The software-defined wide area networking (SD-WAN) market, like others in the technology space, is undergoing a period of consolidation, as vendors hurry to offer the technology to customers and the largest firms snap up everyone else. Cisco acquired Viptela in early August, and VMware bought market revenue leader VeloCloud this month.

These acquisitions turn the SD-WAN market into a “two horse race,” says IHS Markit senior research director Cliff Grossner, “and we could see even more consolidation as vendors set out to add SD‑WAN to their capability sets, especially since the technology is key to supporting connectivity in the multi-clouds that enterprises are building.”

SD-WAN is a way for enterprises to deploy WAN connections without rolling out new physical infrastructure, by moving more of the network control into the cloud. The technology has a significant advantage over legacy WAN systems in its flexibility, security and lack of reliance on fixed circuits or proprietary hardware. Because connectivity is controlled through the cloud, customers can also scale up bandwidth at peak times on-demand.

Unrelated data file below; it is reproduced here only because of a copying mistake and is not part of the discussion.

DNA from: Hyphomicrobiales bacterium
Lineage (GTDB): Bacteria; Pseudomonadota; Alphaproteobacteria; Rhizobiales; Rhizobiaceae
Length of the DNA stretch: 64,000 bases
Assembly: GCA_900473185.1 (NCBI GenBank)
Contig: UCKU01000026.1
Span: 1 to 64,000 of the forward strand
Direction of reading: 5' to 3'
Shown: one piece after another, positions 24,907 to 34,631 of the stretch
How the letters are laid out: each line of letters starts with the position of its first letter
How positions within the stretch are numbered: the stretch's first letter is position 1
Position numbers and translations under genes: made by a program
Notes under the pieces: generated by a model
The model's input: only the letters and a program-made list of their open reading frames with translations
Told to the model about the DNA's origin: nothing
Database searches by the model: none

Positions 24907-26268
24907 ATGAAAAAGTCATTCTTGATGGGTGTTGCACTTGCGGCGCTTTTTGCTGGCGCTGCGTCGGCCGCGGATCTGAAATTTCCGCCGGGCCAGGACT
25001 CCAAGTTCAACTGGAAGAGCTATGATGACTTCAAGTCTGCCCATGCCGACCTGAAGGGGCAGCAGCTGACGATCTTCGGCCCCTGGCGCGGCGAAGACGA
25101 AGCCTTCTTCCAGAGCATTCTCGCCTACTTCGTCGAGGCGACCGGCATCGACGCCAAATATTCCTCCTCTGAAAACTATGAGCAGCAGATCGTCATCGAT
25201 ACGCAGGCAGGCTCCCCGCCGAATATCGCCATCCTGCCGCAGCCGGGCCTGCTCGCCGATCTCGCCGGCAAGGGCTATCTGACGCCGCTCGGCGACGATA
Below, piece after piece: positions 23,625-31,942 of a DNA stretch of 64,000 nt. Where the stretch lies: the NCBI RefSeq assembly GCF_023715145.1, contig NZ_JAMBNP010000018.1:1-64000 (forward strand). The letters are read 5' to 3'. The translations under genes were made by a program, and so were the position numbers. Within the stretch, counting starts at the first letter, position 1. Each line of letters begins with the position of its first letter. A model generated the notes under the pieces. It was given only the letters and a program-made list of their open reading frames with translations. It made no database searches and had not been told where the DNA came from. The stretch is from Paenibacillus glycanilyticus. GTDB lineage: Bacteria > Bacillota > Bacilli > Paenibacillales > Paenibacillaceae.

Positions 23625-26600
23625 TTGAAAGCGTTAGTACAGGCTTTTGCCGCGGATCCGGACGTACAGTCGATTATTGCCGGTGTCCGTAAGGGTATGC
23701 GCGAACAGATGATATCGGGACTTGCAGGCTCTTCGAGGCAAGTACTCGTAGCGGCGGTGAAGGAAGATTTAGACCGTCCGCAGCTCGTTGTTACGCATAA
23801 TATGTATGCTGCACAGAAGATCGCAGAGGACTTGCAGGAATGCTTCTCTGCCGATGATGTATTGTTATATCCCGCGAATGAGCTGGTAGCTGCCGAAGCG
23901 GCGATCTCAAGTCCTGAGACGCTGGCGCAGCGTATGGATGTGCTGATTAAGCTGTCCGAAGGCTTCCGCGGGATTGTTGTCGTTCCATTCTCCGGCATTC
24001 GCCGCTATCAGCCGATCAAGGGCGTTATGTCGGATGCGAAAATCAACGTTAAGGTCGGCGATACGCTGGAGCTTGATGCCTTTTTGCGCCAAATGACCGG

Today, the SD-WAN market is only worth about $140 million worldwide, according to IHS’ figures. However, global revenue is expected to reach $3.3 billion by 2021, as service providers work with vendors to deploy overlay solutions, and as virtual network function-based solutions are more closely integrated with carrier operations support systems.

Grossner said, “Currently, the majority of SD-WAN revenue is from appliances, with early deployments focused on rolling out devices at branch offices. Moving forward, we expect a larger portion of SD-WAN revenue to come from control and management software as users increasingly adopt application visibility and analytics services.”

Cisco is the current leader based on in-use SDN revenue share; followed by Arista, White Box, VMware and HPE.